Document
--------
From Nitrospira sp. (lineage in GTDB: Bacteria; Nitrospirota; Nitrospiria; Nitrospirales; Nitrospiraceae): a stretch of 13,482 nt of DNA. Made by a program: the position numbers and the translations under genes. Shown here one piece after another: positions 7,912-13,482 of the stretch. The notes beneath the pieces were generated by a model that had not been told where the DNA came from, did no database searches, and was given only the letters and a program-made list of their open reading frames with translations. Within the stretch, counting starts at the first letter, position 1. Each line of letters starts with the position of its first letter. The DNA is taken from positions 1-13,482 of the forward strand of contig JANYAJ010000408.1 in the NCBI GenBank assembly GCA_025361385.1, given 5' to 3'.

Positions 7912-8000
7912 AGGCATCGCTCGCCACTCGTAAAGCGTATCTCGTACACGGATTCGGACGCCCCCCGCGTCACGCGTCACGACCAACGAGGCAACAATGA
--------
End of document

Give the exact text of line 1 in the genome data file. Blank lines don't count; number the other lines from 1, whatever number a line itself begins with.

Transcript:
From Nitrospira sp. (lineage in GTDB: Bacteria; Nitrospirota; Nitrospiria; Nitrospirales; Nitrospiraceae): a stretch of 13,482 nt of DNA. Made by a program: the position numbers and the translations under genes. Shown here one piece after another: positions 7,912-13,482 of the stretch. The notes beneath the pieces were generated by a model that had not been told where the DNA came from, did no database searches, and was given only the letters and a program-made list of their open reading frames with translations. Within the stretch, counting starts at the first letter, position 1. Each line of letters starts with the position of its first letter. The DNA is taken from positions 1-13,482 of the forward strand of contig JANYAJ010000408.1 in the NCBI GenBank assembly GCA_025361385.1, given 5' to 3'.